Books Beyond Words, the weekly event hosted by South Africa’s annual reading awareness week, National Book Week (NBW), dedicated to encouraging leisure reading and promoting the importance of books, clocks 300 minutes of story magic, mischief and memories this weekend.
NBW has been inviting storytellers every weekend since the lockdown began in March, for a live event to tell children an interesting story, including from their own books. NBW is a joint initiative of the South African Book Development Council (SABDC) and The Department of Sport, Arts and Culture.
Over the past 15 weekends, some of South Africa’s most celebrated raconteurs and well-known actors have taken to the tablet, live streaming stories of hope and happiness. The lockdown, a first for many South Africans, had people trying to figure out how to maintain a sense of normalcy despite the restrictions on movement and social gatherings.
“With schools, libraries and bookshops closed (in Level 5) during the lockdown, we wanted to quickly find a way to get the children thinking out of the box, to use the cliché. Online storytelling lent itself to the process and ticked all the safety boxes. Over the past decade, the SABDC has worked with several storytellers who are masters of elaboration, who can tell a story with enthusiasm and excitement in equal measure,” says Elitha van der Sandt, CEO, South African Book Development Council.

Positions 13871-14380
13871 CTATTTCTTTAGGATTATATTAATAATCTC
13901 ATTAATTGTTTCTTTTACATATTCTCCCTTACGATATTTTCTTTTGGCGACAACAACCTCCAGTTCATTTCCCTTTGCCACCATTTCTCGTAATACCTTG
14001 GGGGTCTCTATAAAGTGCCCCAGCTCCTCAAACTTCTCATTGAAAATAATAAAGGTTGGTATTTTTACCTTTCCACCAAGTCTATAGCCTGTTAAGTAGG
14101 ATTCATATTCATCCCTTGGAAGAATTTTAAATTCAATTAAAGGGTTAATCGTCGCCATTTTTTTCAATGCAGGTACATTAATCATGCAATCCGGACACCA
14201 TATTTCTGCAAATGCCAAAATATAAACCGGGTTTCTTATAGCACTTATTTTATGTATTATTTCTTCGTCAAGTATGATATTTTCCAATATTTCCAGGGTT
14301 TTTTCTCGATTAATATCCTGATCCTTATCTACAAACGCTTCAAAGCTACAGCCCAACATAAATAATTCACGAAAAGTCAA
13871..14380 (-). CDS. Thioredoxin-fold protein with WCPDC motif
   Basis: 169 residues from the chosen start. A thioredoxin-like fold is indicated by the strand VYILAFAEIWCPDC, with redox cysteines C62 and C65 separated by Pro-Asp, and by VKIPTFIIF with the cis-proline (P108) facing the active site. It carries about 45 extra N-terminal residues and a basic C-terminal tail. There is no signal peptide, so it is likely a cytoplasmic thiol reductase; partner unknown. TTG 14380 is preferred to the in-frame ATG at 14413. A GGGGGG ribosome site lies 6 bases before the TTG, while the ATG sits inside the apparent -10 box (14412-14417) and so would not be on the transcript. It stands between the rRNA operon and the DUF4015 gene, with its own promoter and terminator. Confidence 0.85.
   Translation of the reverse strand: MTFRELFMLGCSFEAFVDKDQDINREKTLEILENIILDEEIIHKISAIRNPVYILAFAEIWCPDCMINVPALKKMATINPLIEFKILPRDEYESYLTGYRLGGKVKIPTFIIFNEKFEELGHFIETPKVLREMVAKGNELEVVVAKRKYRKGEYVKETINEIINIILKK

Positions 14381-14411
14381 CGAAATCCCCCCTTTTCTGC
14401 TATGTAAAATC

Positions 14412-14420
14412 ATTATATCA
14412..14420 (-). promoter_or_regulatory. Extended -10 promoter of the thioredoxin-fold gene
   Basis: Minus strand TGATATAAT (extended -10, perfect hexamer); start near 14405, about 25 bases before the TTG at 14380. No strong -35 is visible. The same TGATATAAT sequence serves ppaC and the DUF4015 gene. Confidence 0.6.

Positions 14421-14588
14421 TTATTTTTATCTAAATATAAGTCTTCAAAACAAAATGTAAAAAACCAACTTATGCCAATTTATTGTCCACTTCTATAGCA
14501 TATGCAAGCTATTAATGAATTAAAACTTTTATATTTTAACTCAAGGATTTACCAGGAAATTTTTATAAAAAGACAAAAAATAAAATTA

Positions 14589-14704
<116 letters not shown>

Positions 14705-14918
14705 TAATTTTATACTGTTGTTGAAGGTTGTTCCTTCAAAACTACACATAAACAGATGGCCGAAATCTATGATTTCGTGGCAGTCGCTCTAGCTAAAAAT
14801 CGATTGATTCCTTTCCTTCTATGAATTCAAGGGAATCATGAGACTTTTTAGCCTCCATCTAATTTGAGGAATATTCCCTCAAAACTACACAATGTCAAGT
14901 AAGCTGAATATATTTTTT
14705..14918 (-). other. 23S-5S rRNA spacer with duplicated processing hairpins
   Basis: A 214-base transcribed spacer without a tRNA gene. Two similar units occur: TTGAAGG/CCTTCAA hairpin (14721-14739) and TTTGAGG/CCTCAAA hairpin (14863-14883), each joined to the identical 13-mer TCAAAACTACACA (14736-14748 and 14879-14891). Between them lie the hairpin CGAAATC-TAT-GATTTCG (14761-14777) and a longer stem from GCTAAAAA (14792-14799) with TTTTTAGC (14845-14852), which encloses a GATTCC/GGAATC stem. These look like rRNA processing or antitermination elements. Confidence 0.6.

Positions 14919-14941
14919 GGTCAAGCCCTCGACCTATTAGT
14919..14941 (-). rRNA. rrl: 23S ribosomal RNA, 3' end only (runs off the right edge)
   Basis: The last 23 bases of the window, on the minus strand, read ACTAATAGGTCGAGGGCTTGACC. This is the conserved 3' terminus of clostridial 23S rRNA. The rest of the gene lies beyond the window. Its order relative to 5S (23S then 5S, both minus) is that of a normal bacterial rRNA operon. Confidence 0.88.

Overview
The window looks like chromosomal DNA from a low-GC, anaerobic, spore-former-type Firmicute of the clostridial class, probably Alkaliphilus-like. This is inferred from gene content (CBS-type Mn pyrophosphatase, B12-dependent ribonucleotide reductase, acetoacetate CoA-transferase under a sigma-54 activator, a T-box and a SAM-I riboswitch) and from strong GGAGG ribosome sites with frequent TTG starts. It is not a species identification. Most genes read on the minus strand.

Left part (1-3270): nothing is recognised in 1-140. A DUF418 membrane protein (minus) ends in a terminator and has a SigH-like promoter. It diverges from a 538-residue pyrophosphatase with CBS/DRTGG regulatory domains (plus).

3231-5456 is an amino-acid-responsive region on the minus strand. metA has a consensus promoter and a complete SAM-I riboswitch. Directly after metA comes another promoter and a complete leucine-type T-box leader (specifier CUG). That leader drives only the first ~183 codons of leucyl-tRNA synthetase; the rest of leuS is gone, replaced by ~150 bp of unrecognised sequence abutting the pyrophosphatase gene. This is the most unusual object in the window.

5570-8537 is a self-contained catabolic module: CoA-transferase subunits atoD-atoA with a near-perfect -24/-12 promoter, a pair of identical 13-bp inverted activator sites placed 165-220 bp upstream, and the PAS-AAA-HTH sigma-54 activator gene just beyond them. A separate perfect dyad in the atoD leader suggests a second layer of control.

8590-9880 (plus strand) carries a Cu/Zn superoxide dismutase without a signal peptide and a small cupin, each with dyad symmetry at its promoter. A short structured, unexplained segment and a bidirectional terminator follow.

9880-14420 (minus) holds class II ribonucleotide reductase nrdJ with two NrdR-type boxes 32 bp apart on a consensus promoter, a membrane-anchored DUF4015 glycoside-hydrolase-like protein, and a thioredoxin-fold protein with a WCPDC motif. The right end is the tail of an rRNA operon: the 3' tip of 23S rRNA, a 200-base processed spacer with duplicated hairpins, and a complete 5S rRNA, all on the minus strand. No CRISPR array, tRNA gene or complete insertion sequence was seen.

“Thanks to the efforts of our storytellers, we are now also an imagine-nation. They bring such vivid imagery and language to their craft that children and parents can see with the mind’s eye the characters and the story unfold.”
This weekend will see the return of actor Craig Urbani with a English story “How the zebra got its stripes” and radio anchor Dina Christiaan, who adds an African flavour to the day with “Xami tsi /hirib tshikha” (The lion and the jackals) in Nama.
The library of past stories is available to download from National Book Week’s Facebook page. Parents and children wishing to join the live experience with other South African families can do so on NBW’s FB page every Saturday at 11:00am.
“The book industry both here in South Africa and globally has really come together as a community during the pandemic, providing respite through free access to books to hosting online storytelling sessions. The act has built on the rich, African tradition of oral storytelling by combining powerful narratives with new technology,” says van der Sandt in conclusion.
“The pandemic will accelerate the use of multimedia in storytelling and enhance the art and craft of telling a story. When it is written about in the future, our avatars will be living happily ever after online.”